Barker and Lamont, ‘Misfeasance in Public Office: Raw Statistics from the Australian Front Line’

This article responds to recent suggestions that the number of claims for the tort of misfeasance in public office is increasing. It provides a full review of litigation statistics in Australia since the cause of action was revived in the 1950s, detailing the various types of claim litigated and the most common reasons why they tend to fail. It also seeks an explanation as to why it is that litigants are increasingly pressing their claims in the face of very poor chances of success. Although these reasons are complex, we suggest that the surge in litigation can be understood as part of a broader pattern in which private enforcement techniques are increasingly being used in recent years as a reaction to the failure of public systems. If this is so, then the phenomenon seems likely to continue until such time as the current balance of public and private interests in cases involving harmful maladministration is fully reconsidered.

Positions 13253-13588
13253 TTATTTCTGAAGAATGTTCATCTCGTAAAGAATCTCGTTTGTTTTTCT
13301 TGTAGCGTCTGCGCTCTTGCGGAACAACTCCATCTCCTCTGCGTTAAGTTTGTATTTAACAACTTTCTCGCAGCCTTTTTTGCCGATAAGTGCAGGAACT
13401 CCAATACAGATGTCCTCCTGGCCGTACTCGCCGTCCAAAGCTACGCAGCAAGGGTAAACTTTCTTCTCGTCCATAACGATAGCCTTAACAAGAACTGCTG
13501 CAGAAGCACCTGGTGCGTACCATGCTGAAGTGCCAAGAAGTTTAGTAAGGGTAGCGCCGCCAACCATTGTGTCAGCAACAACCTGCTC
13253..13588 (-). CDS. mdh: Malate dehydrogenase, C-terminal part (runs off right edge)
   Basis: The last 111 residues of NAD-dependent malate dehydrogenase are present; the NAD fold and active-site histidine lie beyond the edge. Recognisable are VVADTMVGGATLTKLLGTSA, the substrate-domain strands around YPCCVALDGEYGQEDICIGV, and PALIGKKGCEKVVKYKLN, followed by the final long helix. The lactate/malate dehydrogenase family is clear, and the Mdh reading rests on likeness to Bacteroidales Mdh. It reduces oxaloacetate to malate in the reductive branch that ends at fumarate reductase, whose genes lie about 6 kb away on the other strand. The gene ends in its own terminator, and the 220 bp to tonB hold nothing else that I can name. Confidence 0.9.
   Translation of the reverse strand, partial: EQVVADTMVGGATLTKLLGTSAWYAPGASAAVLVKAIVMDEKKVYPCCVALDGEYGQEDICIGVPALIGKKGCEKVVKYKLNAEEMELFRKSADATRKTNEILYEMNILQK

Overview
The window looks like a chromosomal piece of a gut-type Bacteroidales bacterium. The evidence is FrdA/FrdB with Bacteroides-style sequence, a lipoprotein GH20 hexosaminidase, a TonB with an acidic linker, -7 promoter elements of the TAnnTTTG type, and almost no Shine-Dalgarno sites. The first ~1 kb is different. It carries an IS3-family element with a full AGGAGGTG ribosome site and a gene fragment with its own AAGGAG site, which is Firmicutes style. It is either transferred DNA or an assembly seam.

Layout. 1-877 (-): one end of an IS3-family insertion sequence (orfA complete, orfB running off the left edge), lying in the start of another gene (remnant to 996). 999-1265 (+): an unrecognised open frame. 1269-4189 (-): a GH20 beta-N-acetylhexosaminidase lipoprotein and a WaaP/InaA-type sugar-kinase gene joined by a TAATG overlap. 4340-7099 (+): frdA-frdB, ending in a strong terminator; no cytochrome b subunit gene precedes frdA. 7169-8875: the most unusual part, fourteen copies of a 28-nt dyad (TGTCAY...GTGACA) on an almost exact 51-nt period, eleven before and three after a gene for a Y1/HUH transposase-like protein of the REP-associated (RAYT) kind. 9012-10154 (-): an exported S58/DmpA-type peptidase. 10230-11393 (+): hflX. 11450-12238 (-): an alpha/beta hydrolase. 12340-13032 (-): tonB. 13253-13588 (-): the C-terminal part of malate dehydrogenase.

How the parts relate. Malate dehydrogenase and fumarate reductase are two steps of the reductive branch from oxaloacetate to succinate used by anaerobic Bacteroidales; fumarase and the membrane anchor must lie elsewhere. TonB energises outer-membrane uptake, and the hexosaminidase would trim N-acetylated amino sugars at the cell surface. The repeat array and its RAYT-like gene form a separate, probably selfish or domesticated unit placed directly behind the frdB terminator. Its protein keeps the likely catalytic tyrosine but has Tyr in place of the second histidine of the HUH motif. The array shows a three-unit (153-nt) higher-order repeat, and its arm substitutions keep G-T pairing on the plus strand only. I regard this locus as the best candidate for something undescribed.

Kit Barker and Katelyn Lamont, Misfeasance in Public Office: Raw Statistics from the Australian Front Line (2021) 43(3) Sydney Law Review 315.

First posted 2021-11-16 14:00:04

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